Earlier this month, a group known as Anonymous Sudan took credit for a service outage that disrupted access to Outlook, OneDrive and a handful of other Microsoft online services. After initially sharing little information about the incident, the company confirmed late Friday it had been the target of a series of distributed denial-of-service attacks. In a spotted by the (via ), Microsoft said the attacks “temporarily impacted” the availability of some services, adding they were primarily designed to generate “publicity” for a threat actor the company has dubbed Storm-1359. Under Microsoft’s threat actor , Storm is a temporary designator the company employs for groups whose affiliation it hasn’t definitively established yet.
“We have seen no evidence that customer data has been accessed or compromised,” the company said. In a statement Microsoft shared with the Associated Press, the tech giant confirmed Anonymous Sudan was responsible for the attacks. It’s not clear how many Microsoft customers were affected by the attacks, or if the impact was global. The company believes Storm-1359 likely relied on a combination of virtual private servers and rented cloud infrastructure to carry out its operation.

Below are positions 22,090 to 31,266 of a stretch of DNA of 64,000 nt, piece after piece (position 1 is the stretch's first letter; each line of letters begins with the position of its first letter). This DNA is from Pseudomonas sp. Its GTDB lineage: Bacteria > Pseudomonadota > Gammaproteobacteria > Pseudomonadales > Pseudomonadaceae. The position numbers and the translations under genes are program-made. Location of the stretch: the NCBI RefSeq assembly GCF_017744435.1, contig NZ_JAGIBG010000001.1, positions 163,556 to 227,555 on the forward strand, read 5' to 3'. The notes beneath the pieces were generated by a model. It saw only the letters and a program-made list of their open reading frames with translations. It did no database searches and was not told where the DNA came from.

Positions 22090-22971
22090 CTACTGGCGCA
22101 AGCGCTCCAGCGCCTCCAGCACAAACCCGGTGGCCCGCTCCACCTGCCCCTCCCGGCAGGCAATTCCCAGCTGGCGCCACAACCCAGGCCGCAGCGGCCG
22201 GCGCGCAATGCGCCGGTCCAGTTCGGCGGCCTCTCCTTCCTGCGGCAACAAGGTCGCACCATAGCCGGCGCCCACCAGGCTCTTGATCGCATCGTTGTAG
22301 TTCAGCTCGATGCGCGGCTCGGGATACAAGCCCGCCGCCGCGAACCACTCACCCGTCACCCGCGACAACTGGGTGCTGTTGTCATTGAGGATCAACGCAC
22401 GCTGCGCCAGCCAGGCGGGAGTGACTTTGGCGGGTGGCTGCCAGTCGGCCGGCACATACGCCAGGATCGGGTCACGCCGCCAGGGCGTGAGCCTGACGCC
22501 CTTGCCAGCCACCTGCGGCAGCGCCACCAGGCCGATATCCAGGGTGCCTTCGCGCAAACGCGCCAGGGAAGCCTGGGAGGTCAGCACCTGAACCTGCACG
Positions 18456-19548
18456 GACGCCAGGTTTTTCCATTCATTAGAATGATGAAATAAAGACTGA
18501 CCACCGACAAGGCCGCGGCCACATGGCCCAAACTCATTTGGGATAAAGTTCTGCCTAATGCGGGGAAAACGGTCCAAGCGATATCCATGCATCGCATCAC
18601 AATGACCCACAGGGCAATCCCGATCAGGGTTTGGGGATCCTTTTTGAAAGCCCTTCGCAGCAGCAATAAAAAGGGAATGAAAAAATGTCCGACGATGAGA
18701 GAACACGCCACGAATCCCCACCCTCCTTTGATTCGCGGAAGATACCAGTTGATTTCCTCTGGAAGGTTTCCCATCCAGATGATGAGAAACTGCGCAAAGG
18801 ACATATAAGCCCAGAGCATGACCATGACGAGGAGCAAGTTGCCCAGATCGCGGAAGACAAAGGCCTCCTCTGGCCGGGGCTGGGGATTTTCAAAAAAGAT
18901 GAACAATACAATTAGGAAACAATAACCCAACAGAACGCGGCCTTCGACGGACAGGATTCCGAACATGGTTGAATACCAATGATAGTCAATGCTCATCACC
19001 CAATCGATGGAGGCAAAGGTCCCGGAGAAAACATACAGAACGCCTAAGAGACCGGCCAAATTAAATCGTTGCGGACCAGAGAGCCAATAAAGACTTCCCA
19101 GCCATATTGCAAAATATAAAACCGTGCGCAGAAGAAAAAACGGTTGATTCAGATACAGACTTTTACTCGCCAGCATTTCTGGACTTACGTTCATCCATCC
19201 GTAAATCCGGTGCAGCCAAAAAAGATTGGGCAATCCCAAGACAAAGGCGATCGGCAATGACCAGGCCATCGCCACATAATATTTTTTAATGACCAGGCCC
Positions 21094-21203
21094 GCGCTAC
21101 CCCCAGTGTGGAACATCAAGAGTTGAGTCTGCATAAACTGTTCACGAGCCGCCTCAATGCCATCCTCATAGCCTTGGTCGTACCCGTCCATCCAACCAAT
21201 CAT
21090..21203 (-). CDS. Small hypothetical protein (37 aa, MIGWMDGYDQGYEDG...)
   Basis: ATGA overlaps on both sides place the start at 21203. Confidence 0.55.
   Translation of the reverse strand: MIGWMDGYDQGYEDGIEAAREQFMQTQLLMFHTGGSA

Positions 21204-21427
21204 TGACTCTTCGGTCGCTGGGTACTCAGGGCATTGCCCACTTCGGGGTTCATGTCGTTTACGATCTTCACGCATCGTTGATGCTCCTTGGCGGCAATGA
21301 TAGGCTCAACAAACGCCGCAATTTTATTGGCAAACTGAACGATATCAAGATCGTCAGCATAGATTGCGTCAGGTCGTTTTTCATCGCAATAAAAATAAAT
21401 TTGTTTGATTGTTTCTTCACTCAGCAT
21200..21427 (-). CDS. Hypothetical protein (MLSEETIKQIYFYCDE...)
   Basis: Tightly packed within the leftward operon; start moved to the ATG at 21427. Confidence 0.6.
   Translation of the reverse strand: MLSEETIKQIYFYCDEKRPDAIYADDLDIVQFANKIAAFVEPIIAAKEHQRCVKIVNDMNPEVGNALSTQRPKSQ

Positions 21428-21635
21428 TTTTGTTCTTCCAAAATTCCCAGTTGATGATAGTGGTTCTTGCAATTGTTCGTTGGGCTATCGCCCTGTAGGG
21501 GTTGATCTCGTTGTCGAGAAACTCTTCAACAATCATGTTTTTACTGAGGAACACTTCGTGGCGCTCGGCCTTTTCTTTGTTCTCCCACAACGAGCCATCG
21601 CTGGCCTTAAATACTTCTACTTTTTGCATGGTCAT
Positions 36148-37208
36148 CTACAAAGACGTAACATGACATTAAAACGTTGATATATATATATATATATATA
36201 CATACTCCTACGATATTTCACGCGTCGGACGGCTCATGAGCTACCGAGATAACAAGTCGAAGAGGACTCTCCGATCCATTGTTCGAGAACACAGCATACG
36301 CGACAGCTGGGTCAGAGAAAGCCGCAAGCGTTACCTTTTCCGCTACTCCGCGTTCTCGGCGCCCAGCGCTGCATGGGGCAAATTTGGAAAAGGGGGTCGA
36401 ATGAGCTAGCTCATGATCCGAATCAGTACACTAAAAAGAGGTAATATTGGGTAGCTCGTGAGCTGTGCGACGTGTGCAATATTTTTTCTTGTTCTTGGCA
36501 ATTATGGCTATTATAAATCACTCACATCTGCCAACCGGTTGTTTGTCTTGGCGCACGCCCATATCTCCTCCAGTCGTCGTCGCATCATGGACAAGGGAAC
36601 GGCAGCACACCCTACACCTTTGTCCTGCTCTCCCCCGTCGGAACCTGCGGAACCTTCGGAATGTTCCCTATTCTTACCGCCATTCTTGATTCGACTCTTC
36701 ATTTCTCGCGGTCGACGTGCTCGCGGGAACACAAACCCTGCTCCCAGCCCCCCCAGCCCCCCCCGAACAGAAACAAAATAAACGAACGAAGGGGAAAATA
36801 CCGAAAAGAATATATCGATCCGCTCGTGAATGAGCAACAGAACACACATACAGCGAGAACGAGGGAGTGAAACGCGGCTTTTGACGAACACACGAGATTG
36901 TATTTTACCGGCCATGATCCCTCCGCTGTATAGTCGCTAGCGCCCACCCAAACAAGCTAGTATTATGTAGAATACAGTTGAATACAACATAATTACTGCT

Per , Anonymous Sudan began carrying out cyberattacks at the start of 2023. At the time, the group claimed it was targeting countries that meddle in Sudanese politics and promote anti-Muslim policies. However, some cybersecurity researchers believe the group is in fact an offshoot of the Kremlin-affiliated Killnet gang, and the reference to Sudan is a false flag designed to mislead casual onlookers. The likelihood of that link became more apparent on Friday when Anonymous Sudan said it was forming a “” with Killnet and Revil, another pro-Russian gang. As a first order of business, the alliance threatened to target , the international interbanking system the United States and European Union cut Russia off from in response to its invasion of Ukraine in early 2022.
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